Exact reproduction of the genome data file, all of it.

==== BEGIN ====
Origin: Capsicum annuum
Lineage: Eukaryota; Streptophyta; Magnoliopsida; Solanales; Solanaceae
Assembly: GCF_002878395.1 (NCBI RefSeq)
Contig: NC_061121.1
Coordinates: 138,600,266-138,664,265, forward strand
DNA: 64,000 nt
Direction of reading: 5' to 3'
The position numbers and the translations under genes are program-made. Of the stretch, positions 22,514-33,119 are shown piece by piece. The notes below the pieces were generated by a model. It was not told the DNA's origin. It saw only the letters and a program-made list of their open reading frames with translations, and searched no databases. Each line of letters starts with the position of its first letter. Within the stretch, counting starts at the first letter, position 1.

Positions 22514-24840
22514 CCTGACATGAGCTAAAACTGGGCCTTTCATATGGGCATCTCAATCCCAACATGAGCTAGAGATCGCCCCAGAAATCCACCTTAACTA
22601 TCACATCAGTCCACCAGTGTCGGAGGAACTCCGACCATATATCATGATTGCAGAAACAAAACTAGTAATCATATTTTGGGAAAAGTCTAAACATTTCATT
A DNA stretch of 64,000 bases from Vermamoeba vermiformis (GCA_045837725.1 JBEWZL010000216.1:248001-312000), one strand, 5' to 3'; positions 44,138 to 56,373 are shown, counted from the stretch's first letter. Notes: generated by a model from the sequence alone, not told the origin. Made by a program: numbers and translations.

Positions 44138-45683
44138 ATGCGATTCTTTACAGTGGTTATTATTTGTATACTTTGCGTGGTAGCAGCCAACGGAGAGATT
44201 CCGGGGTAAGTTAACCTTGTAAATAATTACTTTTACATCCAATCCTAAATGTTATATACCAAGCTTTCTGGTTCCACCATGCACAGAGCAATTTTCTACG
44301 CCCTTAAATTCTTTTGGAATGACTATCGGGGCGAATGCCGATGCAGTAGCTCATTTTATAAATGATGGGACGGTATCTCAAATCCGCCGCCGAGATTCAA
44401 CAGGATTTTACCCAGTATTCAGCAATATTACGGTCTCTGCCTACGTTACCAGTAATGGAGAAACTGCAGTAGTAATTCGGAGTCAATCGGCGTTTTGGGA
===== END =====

Origin: Capsicum annuum
Lineage: Eukaryota; Streptophyta; Magnoliopsida; Solanales; Solanaceae
Assembly: GCF_002878395.1 (NCBI RefSeq)
Contig: NC_061121.1
Coordinates: 138,600,266-138,664,265, forward strand
DNA: 64,000 nt
Direction of reading: 5' to 3'
The position numbers and the translations under genes are program-made. Of the stretch, positions 22,514-33,119 are shown piece by piece. The notes below the pieces were generated by a model. It was not told the DNA's origin. It saw only the letters and a program-made list of their open reading frames with translations, and searched no databases. Each line of letters starts with the position of its first letter. Within the stretch, counting starts at the first letter, position 1.

Positions 22514-24840
22514 CCTGACATGAGCTAAAACTGGGCCTTTCATATGGGCATCTCAATCCCAACATGAGCTAGAGATCGCCCCAGAAATCCACCTTAACTA
22601 TCACATCAGTCCACCAGTGTCGGAGGAACTCCGACCATATATCATGATTGCAGAAACAAAACTAGTAATCATATTTTGGGAAAAGTCTAAACATTTCATT
A DNA stretch of 64,000 bases from Vermamoeba vermiformis (GCA_045837725.1 JBEWZL010000216.1:248001-312000), one strand, 5' to 3'; positions 44,138 to 56,373 are shown, counted from the stretch's first letter. Notes: generated by a model from the sequence alone, not told the origin. Made by a program: numbers and translations.

Positions 44138-45683
44138 ATGCGATTCTTTACAGTGGTTATTATTTGTATACTTTGCGTGGTAGCAGCCAACGGAGAGATT
44201 CCGGGGTAAGTTAACCTTGTAAATAATTACTTTTACATCCAATCCTAAATGTTATATACCAAGCTTTCTGGTTCCACCATGCACAGAGCAATTTTCTACG
44301 CCCTTAAATTCTTTTGGAATGACTATCGGGGCGAATGCCGATGCAGTAGCTCATTTTATAAATGATGGGACGGTATCTCAAATCCGCCGCCGAGATTCAA
44401 CAGGATTTTACCCAGTATTCAGCAATATTACGGTCTCTGCCTACGTTACCAGTAATGGAGAAACTGCAGTAGTAATTCGGAGTCAATCGGCGTTTTGGGA